As the Syrian Civil War endures, Syrian Kurdish militias continue to develop as formidable forces against the self proclaimed Islamic State (IS). In this context, Syrian Kurdish forces have achieved greater autonomy and gained territory in the Syrian Kurdish Region (SKR). The SKR under Kurdish control consists of three non-contiguous administrative Cantons: Jazira, Afrin, and Kobani.
Currently, Syrian Kurdish militias and allies are in the midsts of an offensive against Islamic State (IS) and gaining significant territory. The most Kurdish notable force in the SKR is the Democratic Union Party (PYD), considered ideologically and perhaps logistically aligned with the Kurdistan Workers Party (PKK), created in Turkey. PYD fighting units include the People’s Protection Units (YPG) and the Women’s Protection Units (YPJ). Throughout the complexities of the Syrian Civil War, Kurdish militias have also battled with Jabhat al-Nusra (JN), the Syrian Arab Army (SAA), and other rebel groups. Furthermore, infighting amongst Kurdish groups has been prevalent sporadically.
The Kurdish offensive against IS is primarily taking place in the Cizre and Kobane cantons. Furthermore, the bulk of the fighting in Cizre is taking place in the East and South while in Kobane it is pushing West and South. The advanced made the by PYD and allies in Syria is bringing a form of Kurdish autonomy closer and in a westward direction. This outward direction, if sustained, would unite the Cizre and Kobane cantons. Meanwhile, on the eastern side of Syria a historic Kurdish milestone has been achieved, two autonomous Kurdish regions neighboring, Cizire in the SKR and the Kurdistan Regional Government (KRG) in Iraq.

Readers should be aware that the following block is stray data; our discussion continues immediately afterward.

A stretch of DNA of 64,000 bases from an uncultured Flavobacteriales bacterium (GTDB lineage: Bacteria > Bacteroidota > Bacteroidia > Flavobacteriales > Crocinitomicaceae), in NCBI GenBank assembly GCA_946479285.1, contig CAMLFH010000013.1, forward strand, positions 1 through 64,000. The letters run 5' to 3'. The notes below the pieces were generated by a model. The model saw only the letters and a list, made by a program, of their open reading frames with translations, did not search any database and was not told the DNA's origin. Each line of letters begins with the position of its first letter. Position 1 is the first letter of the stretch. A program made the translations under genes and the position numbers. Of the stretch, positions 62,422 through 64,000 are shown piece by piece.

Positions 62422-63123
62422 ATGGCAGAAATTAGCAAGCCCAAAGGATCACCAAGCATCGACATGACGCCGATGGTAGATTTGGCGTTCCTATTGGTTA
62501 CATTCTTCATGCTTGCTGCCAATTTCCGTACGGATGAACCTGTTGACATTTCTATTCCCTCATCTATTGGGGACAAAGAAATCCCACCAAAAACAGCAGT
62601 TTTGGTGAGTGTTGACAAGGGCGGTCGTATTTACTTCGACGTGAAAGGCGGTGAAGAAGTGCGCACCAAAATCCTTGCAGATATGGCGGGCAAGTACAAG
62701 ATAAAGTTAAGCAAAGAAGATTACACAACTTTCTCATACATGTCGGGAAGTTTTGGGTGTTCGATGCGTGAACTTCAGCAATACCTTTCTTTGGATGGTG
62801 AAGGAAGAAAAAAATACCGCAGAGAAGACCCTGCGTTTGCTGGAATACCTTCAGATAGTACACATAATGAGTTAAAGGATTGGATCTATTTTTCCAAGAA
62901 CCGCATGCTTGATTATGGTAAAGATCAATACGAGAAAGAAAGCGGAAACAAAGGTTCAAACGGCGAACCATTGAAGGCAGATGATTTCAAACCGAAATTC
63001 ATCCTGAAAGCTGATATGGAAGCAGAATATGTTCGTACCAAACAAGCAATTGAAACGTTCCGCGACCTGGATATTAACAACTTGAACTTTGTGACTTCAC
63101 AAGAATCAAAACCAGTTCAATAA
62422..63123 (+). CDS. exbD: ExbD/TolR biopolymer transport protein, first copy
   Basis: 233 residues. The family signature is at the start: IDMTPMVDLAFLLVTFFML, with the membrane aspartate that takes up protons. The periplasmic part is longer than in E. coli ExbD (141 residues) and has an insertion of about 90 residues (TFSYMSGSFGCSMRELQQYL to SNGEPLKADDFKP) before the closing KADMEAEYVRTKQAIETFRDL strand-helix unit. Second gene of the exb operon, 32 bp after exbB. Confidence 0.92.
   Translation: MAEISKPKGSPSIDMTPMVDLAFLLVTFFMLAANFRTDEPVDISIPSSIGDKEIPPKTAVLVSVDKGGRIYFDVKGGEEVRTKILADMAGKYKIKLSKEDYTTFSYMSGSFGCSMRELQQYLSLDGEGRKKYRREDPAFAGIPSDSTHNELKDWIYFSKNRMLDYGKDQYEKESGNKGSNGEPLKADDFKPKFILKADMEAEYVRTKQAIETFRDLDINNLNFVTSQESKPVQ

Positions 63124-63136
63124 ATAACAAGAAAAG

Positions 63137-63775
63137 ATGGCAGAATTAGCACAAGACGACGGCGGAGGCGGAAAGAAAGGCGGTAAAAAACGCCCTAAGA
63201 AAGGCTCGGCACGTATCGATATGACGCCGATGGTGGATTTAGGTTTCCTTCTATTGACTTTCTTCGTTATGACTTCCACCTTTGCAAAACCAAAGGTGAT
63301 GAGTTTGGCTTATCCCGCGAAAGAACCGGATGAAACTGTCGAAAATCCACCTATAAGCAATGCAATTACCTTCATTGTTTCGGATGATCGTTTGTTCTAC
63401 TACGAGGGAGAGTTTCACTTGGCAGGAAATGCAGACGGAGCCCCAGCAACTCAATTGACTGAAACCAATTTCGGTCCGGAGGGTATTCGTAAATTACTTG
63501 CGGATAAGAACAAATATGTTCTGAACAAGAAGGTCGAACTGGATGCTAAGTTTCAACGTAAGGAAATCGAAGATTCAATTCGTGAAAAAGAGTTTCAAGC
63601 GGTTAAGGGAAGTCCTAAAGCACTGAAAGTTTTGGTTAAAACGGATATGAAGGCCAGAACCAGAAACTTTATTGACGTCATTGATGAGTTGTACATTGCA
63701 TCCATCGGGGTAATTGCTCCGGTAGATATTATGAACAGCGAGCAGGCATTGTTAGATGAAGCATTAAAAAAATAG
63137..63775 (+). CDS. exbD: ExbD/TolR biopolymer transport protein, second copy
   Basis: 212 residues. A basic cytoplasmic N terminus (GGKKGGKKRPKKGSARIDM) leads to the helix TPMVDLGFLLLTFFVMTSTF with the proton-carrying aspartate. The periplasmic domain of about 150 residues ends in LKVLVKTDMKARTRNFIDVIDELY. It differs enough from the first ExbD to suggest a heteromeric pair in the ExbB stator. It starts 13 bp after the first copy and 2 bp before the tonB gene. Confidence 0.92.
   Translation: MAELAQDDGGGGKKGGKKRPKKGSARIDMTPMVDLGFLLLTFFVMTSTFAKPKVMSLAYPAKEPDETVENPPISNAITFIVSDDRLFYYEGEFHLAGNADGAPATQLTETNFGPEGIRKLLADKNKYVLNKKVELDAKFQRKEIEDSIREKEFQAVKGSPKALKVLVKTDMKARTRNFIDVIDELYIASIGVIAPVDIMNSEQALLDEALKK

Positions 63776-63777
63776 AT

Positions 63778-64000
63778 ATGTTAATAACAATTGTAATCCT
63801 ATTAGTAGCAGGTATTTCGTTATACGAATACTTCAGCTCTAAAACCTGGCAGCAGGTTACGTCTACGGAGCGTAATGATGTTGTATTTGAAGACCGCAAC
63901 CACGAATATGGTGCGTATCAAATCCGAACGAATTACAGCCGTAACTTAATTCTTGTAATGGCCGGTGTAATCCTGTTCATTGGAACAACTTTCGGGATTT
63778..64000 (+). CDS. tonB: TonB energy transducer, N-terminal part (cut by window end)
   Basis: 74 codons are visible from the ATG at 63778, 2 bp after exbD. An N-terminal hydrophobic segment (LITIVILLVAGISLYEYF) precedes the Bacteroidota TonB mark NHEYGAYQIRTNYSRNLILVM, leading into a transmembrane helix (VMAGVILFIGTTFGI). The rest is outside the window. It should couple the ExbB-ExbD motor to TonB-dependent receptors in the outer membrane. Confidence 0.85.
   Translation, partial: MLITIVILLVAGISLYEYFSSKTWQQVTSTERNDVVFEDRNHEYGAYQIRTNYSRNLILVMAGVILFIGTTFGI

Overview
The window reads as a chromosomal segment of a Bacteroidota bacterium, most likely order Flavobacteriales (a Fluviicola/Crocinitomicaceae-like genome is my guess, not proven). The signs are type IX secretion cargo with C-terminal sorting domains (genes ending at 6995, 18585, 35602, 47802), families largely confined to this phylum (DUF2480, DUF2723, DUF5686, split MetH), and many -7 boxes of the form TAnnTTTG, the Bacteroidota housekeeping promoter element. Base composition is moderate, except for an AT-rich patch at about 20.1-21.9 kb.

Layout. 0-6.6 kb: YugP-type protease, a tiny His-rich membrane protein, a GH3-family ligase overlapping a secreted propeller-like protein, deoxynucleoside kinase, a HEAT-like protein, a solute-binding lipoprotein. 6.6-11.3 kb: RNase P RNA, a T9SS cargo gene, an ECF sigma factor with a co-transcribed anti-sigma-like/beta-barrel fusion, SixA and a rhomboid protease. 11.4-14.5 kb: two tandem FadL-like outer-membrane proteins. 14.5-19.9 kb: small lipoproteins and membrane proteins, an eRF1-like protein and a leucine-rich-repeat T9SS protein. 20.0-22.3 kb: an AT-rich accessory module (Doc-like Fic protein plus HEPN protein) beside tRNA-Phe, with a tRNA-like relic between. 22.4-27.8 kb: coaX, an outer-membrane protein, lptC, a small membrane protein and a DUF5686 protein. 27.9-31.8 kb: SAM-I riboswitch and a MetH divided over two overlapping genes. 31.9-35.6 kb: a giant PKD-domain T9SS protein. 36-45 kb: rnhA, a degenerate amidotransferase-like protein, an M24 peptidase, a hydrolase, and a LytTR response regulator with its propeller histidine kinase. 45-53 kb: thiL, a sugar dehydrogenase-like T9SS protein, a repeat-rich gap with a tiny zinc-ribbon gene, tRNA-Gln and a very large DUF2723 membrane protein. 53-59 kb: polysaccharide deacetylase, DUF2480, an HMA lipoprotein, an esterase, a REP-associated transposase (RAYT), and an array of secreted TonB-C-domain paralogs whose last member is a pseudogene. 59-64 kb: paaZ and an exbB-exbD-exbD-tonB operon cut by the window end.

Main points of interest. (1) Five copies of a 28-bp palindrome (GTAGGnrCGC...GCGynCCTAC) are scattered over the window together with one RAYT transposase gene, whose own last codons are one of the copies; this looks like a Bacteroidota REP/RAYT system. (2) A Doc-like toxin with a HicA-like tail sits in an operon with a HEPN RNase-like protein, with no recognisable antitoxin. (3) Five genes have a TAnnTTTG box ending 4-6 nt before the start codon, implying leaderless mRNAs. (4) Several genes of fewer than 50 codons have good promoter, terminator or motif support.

A long consequence of Kurdish territorial expansion and consolidation is phenomenon of Kurdish autonomy in the direction of the mediterranean. The lack of Kurdish sea access is the most significant geopolitical disadvantage facing the greater Kurdish Region. Close geographic approximation to the Mediterranean would carry unprecedented Kurdish economic opportunity and political leverage for the Kurdish national movement. As it stands, Kurdish imports and exports are highly reliant on the countries of the greater Kurdish region: Iraq, Syria, Turkey, and Iran. Assuming that territorial expansion continues in the SKR, it would bring the greater Kurdistan region closer to sea access and less reliable on the neighboring countries.
In the coming months, Kurdish factions will likely push to gain more territory and continue to administratively consolidate the existing de facto Kurdish areas.As the control of territory is consolidated in Kobane and Cizire, the strategic importance of the Afrin canton will undoubtedly increase.